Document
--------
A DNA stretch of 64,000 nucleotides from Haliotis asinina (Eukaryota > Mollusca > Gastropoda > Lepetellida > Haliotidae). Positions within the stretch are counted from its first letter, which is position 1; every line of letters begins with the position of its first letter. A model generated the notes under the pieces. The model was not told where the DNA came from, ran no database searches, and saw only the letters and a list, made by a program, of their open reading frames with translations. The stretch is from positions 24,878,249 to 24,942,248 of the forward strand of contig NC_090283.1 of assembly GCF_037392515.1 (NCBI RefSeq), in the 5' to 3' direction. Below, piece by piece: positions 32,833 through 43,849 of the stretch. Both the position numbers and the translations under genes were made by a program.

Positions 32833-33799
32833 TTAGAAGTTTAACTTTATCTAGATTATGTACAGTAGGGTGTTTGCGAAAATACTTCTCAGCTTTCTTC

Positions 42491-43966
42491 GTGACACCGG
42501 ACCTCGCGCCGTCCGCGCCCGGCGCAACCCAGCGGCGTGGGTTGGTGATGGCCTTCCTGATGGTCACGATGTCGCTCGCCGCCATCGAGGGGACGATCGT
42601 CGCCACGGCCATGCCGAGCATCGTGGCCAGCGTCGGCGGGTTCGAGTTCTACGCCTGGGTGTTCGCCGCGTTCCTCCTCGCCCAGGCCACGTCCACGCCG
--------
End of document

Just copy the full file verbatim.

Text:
A DNA stretch of 64,000 nucleotides from Haliotis asinina (Eukaryota > Mollusca > Gastropoda > Lepetellida > Haliotidae). Positions within the stretch are counted from its first letter, which is position 1; every line of letters begins with the position of its first letter. A model generated the notes under the pieces. The model was not told where the DNA came from, ran no database searches, and saw only the letters and a list, made by a program, of their open reading frames with translations. The stretch is from positions 24,878,249 to 24,942,248 of the forward strand of contig NC_090283.1 of assembly GCF_037392515.1 (NCBI RefSeq), in the 5' to 3' direction. Below, piece by piece: positions 32,833 through 43,849 of the stretch. Both the position numbers and the translations under genes were made by a program.

Positions 32833-33799
32833 TTAGAAGTTTAACTTTATCTAGATTATGTACAGTAGGGTGTTTGCGAAAATACTTCTCAGCTTTCTTC

Positions 42491-43966
42491 GTGACACCGG
42501 ACCTCGCGCCGTCCGCGCCCGGCGCAACCCAGCGGCGTGGGTTGGTGATGGCCTTCCTGATGGTCACGATGTCGCTCGCCGCCATCGAGGGGACGATCGT
42601 CGCCACGGCCATGCCGAGCATCGTGGCCAGCGTCGGCGGGTTCGAGTTCTACGCCTGGGTGTTCGCCGCGTTCCTCCTCGCCCAGGCCACGTCCACGCCG